This is actually a fascinating area of study in chemistry, but it is far more advanced than the rather simple processes by which either your food or gasoline produce energy through the breaking or the reformation of molecules.
Cyracuz
 
  1  
Reply Thu 15 Dec, 2011 11:46 am
@Setanta,
I took your advice and did some reading.
It turns out that single atoms, or free radicals, are atoms with unpaired electrons. Most of them are highly reactive and play an important role in many chemical processes such as combustion and biochemistry.
When these atoms form pairs, that causes a change in the structure of electrons of the atoms, which must be said to be a sub-atomic process.

And yes, this is interesting. Incidentally, I am going back to school next year to pick up chemistry, a subject I turned away from in school as I chose to focus on languages.
Setanta
 
  1  
Reply Thu 15 Dec, 2011 12:21 pm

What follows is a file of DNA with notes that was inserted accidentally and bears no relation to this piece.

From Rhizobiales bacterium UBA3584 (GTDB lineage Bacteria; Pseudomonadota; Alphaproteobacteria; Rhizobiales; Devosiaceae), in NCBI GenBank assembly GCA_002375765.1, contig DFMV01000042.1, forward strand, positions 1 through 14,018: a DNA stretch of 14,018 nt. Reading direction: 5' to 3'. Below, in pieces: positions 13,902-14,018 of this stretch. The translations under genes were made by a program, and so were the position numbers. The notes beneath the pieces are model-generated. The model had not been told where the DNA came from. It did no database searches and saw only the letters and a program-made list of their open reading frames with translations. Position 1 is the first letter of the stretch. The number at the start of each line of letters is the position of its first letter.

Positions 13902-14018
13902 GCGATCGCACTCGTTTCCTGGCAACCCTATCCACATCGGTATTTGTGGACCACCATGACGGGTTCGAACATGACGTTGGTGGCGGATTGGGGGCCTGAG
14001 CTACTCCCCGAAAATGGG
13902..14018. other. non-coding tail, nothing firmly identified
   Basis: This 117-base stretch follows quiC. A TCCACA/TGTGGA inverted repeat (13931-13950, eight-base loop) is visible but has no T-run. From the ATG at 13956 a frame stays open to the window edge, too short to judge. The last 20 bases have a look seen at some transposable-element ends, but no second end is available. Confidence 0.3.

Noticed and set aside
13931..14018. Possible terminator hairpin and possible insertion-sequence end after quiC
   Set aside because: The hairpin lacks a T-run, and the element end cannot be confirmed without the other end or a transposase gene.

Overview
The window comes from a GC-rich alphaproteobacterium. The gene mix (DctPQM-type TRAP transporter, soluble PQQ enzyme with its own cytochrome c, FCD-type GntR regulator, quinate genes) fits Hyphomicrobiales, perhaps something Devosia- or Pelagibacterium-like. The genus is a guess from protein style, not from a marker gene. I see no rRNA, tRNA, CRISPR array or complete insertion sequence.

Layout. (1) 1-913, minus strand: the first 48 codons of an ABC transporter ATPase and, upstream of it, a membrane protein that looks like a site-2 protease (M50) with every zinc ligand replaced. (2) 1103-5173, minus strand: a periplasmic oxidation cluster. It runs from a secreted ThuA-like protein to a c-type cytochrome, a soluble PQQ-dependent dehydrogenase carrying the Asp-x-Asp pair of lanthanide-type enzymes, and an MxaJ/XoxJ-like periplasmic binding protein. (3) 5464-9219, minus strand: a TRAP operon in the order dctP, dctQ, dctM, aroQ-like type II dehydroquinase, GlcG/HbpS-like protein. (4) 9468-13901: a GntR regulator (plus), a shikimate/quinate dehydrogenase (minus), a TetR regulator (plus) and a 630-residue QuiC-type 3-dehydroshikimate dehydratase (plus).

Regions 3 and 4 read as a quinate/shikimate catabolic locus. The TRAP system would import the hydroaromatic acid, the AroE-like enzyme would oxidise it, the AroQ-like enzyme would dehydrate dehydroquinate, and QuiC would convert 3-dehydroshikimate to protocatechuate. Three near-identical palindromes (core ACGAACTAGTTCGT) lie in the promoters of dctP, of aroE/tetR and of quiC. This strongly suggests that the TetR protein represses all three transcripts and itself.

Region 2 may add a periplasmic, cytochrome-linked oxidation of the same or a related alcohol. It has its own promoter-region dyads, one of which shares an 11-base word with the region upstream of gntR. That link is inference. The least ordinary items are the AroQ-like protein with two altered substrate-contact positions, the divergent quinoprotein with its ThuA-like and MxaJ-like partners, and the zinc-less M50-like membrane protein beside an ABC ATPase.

@Cyracuz,
Well, that's not quite the same as "solid" realm processes having an effect on the sub-atomic realm. The reactions are in the sub-atomic realm, and you can't "push" those atoms together. Additionally, radicals are formed by the breaking of co-valent bonds, and this is much the same as the process by which your cells release energy by breaking down sugars. The difference is that (on an atomic scale) enormous amounts of energy are requied to form free radicals. Free radicals also have many important functions in metabolism. However, to attempt to suggest that this is the equivalent of sub-atomic physics would be an unreasonable stretch.

This is exactly why i didn't want to go into such detail. I suspect you now think that you've validated your claim to the effect that "all cognitive processes in the brain take place at the sub-atomic level." Nothing could be further from the truth.
Cyracuz
 
  1  
Reply Thu 15 Dec, 2011 12:32 pm
@Setanta,
Quote:
The difference is that (on an atomic scale) enormous amounts of energy are requied to form free radicals.